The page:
Ferromagnetism, whereby electron spins collectively align throughout the crystal, is a fairly rare property, especially in insulators. On the other hand ferroelectricity, whereby electric dipoles collectively align and can be reversed with an external electric field, requires the system to be insulating to allow for the existence of a macroscopic polarization. This apparent dichotomy has hindered the concept of next generation memory devices based on simultaneously ferroelectric and ferromagnetic (multiferroic) materials.
In a recent work published in Nature Comunications, we set out to design new materials which could display the elusive ferromagnetic and ferroelectric ground state, and help keep the multiferroic-memory dream alive. Using fully predictive quantum mechanical calculations, we focused on transition-metal layered perovskites, which are known to sometimes exhibit a type of unconventional ferroelectricity, called (hybrid) improper ferroelectricity.
As expected, we found the improper ferroelectric phase in the layered perovskites, albeit with an unusually large electric polarization. However, what caught us by surprise was that the ground state d-electron spin ordering was not the expected antiferromagnetic state, as usually dictated by superexchange interactions in insulators, but the rare aligned ferromagnetic one. The ferromagnetic phase even appeared to be universally favored across a wide range of chemistries. Furthermore the origin behind the ferromagnetic ordering was very odd.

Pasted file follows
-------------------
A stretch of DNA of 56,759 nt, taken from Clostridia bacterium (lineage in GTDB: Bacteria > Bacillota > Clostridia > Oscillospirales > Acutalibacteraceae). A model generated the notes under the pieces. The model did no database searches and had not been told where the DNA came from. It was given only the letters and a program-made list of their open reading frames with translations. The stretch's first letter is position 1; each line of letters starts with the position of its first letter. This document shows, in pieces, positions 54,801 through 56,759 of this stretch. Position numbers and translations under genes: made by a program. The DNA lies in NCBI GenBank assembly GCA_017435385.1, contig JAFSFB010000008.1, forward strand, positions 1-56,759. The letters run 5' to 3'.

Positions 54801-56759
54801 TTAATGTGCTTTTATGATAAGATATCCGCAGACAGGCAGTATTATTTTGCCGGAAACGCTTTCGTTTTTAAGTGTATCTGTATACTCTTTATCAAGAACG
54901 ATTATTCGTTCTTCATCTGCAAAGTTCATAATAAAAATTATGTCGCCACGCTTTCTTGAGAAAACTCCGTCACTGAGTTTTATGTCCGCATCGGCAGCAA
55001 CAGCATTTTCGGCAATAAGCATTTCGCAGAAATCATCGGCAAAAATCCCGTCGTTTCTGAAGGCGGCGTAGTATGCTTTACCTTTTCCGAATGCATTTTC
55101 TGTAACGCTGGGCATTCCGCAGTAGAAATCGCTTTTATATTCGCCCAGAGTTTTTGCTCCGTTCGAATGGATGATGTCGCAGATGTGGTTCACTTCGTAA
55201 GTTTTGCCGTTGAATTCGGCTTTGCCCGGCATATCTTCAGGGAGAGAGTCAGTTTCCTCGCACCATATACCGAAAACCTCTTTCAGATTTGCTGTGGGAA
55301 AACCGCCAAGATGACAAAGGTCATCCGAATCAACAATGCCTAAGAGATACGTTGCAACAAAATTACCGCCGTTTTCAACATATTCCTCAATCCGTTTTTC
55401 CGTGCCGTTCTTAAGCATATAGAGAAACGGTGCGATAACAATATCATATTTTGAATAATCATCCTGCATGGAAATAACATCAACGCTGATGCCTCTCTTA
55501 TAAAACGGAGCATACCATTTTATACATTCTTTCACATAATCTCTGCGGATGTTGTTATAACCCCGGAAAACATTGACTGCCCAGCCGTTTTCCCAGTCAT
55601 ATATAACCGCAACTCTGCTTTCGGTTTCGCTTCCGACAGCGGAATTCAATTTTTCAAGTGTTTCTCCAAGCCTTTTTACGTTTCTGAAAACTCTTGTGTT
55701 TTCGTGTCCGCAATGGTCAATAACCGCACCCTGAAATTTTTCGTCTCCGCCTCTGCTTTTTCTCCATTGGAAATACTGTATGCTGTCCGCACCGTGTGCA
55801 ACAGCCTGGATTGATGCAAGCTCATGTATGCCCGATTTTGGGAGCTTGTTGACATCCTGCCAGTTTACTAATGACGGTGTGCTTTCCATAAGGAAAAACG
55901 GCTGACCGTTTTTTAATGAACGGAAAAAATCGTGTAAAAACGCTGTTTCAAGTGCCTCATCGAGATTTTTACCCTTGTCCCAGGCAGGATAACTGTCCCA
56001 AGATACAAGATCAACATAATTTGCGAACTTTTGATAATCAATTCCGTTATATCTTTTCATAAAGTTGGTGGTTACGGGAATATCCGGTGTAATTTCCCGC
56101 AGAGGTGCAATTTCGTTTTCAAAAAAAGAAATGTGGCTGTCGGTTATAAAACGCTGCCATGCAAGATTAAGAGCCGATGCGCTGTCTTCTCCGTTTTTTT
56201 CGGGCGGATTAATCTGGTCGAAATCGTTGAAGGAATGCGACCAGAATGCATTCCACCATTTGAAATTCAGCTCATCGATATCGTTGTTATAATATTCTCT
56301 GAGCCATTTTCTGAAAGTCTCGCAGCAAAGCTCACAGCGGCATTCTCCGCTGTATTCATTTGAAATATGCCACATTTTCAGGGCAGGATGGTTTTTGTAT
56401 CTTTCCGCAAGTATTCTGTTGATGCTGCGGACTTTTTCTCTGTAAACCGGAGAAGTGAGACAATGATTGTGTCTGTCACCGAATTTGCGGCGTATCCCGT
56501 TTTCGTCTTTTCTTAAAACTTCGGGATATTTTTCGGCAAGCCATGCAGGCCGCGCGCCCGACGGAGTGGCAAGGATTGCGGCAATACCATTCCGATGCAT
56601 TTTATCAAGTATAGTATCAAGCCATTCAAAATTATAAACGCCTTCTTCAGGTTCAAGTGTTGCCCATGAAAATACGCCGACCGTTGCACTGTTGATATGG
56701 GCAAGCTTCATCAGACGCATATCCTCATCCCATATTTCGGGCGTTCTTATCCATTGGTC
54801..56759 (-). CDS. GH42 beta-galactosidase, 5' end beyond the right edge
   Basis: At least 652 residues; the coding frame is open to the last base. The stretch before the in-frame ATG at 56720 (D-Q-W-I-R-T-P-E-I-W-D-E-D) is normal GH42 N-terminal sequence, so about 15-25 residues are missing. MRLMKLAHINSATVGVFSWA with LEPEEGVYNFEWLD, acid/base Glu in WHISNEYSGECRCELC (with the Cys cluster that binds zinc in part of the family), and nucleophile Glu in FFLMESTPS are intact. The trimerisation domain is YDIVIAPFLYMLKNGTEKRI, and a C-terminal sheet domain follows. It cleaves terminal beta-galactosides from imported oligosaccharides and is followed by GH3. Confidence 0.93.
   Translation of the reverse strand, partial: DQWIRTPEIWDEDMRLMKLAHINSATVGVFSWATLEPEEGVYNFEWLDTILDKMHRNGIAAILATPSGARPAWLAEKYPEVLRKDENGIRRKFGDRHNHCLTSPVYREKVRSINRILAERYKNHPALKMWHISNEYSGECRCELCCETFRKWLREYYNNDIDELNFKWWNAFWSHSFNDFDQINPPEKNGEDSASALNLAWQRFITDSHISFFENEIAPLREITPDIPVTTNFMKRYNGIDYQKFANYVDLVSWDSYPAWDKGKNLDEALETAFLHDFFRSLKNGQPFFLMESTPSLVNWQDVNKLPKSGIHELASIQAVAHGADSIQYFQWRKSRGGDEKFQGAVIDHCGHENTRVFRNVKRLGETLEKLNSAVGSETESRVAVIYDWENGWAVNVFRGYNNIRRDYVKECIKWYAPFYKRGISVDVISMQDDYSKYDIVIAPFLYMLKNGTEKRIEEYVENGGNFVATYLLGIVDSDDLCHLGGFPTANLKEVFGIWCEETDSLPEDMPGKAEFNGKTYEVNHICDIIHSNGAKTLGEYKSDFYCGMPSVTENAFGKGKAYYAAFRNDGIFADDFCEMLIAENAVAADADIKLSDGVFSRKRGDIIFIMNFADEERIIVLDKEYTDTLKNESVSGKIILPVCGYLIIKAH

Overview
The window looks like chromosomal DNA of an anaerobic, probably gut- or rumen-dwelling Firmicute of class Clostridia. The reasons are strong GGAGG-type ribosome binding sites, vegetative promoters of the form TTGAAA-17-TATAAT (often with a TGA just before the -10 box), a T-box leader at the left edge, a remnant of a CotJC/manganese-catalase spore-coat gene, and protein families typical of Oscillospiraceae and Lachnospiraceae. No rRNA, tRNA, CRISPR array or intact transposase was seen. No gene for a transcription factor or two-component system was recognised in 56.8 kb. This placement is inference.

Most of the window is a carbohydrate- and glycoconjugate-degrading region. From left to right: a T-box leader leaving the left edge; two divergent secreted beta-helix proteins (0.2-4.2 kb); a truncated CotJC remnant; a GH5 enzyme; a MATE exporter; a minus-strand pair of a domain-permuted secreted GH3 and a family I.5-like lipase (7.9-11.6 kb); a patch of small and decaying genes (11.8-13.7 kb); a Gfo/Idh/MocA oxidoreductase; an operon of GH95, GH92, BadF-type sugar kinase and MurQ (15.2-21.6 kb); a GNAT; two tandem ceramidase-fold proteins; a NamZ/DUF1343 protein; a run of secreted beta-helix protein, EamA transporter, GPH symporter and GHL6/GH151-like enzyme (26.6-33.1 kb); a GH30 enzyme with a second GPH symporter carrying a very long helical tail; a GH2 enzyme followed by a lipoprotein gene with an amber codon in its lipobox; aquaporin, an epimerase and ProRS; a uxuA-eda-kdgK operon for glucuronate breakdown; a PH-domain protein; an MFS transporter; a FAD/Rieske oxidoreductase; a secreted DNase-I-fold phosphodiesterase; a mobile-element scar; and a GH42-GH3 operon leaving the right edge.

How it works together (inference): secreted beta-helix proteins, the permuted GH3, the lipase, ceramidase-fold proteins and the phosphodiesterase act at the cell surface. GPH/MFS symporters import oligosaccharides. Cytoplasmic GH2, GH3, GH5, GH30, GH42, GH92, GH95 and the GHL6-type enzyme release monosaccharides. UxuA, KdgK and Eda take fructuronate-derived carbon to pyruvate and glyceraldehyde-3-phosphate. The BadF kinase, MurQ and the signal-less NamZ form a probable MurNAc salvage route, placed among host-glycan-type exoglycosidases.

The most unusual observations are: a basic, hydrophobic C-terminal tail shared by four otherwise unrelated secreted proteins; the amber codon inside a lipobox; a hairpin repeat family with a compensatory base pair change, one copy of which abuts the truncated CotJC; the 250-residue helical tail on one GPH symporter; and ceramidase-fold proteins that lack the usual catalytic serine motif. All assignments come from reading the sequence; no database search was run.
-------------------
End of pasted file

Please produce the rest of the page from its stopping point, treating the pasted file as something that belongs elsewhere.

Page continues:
The inter-site spin alignment was argued to be favored on the basis of intra-site Hund’s rules. This unusual scenario is allowed due to an intricate charge and orbital ordering of the d electrons in these layered perovskites. The orbital ordering was in turn found to be created via certain combinations of (non-polar) distortions to the lattice – the same non-polar distortions which also enable the improper ferroelectricity.
The discovery of this complex interplay between the various degrees of freedom (spin, charge, orbital and lattice) not only provides a new mechanism to achieve ferromagnetism, but could also be used to design new multiferroic systems with optimized device properties.
Ferromagnetism induced by entangled charge and orbital orderings in ferroelectric titanate perovskites. N.C. Bristowe, J. Varignon, D. Fontaine, E. Bousquet and Ph. Ghosez, Nature Communications 6, 6677 (2015). - OPEN ACCESS -